to Save Remnant Indonesian Tropical Forests
By definition, a Moratorium on Logging is the temporary cessation of logging and forest conversion activities. Its objective is to provide some leeway regarding problems in order that a long term and permanent solution be found.
A Moratorium on Logging is the most sensible choice. Every year, 2.72 million hectares of Indonesian forests are lost. Each minute, an area as large as five soccer fields is destroyed. It is estimated that the natural forests in Sumatra, Kalimantan and Sulawesi will be extinct by 2012. In 2022, all natural forests in Indonesia will be extinct.
Various initiatives, like FLEGT, are unable to suppress the rate of destruction because FLEGT is administered by the European Union and only regulates law enforcement, management, and timber trade destined for Northern countries. FLEGT never addresses the fundamental roots of forestry sector problems. Moreover, FLEGT does not address the pattern of consumption in Indonesia, which is the critical factor spurring accelerated deforestation.
Solving the problems of the forestry sector will not be easy. Anti-poaching operations have addressed less than 8.7 percent of illegal logging, and the operational costs of these programs are not trivial, though far less than the losses caused by poaching activities themselves, which extend beyond the timber smuggling problem.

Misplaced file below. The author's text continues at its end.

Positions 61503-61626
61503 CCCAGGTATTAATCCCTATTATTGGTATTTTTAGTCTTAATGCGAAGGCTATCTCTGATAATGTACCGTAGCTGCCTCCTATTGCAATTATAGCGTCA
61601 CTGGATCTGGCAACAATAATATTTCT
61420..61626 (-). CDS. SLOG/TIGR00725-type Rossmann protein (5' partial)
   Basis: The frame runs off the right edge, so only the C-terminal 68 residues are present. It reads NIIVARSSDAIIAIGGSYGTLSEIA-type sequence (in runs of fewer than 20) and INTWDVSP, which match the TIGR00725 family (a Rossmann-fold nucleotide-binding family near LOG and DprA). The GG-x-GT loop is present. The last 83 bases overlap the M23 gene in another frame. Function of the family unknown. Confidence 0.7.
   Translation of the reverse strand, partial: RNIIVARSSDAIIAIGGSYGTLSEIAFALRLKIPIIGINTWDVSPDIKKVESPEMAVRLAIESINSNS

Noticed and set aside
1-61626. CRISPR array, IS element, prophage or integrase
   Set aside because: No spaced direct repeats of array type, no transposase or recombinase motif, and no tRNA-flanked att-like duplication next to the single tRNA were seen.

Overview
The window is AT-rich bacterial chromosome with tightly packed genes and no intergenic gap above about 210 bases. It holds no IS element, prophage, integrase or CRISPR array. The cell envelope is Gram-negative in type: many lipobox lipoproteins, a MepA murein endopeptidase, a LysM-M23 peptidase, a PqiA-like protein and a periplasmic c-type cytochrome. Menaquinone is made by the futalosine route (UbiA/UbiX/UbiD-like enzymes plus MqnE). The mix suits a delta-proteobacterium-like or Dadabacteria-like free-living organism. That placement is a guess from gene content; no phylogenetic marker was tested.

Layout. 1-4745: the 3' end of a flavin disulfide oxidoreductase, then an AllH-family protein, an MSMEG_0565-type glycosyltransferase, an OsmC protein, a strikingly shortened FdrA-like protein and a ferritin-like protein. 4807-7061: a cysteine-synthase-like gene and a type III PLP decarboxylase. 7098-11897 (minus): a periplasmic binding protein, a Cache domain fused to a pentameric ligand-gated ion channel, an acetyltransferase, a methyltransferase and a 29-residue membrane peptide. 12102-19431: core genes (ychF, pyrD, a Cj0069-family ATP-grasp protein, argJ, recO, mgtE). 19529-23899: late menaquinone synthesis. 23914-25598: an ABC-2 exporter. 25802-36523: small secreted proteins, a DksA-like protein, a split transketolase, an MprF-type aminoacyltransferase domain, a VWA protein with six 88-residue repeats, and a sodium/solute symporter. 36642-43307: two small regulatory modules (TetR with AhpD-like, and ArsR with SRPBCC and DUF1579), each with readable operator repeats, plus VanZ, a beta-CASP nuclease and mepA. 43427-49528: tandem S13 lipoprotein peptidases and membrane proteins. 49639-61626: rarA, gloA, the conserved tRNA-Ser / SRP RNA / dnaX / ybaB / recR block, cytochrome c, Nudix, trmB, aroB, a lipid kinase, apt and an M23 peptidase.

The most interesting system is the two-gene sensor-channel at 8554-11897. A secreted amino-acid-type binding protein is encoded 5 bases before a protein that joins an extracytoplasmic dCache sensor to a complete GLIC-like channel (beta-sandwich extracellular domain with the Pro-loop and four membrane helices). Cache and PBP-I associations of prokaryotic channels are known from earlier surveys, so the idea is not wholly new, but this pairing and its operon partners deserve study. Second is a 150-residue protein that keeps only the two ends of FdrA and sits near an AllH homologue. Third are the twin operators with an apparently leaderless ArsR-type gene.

This has led to regency-level development/growth of industry that the central government may have incomplete information about or may be unaware of, such that forestry development planning can only be based on assumptions. Working out solutions for forestry sector development fails to take three basic issues into account: (1) lack of acknowledgement of people’s rights; (2) corruption; and (3) a huge discrepancy between supply and demand in the timber industry.
A Moratorium on Logging was taken up as an alternative because of the many interests requiring some form of improvement. The large number of agendas made it difficult to find a single solution. Through a moratorium, all of these agendas can be put on hold so that overlapping problems in administration and policy can first be improved.
1. Lack of Acknowledgement of people’s rights
2. Coruption on every level in forestry sector
3. A huge discrepancy between supply and demand in the timber industry.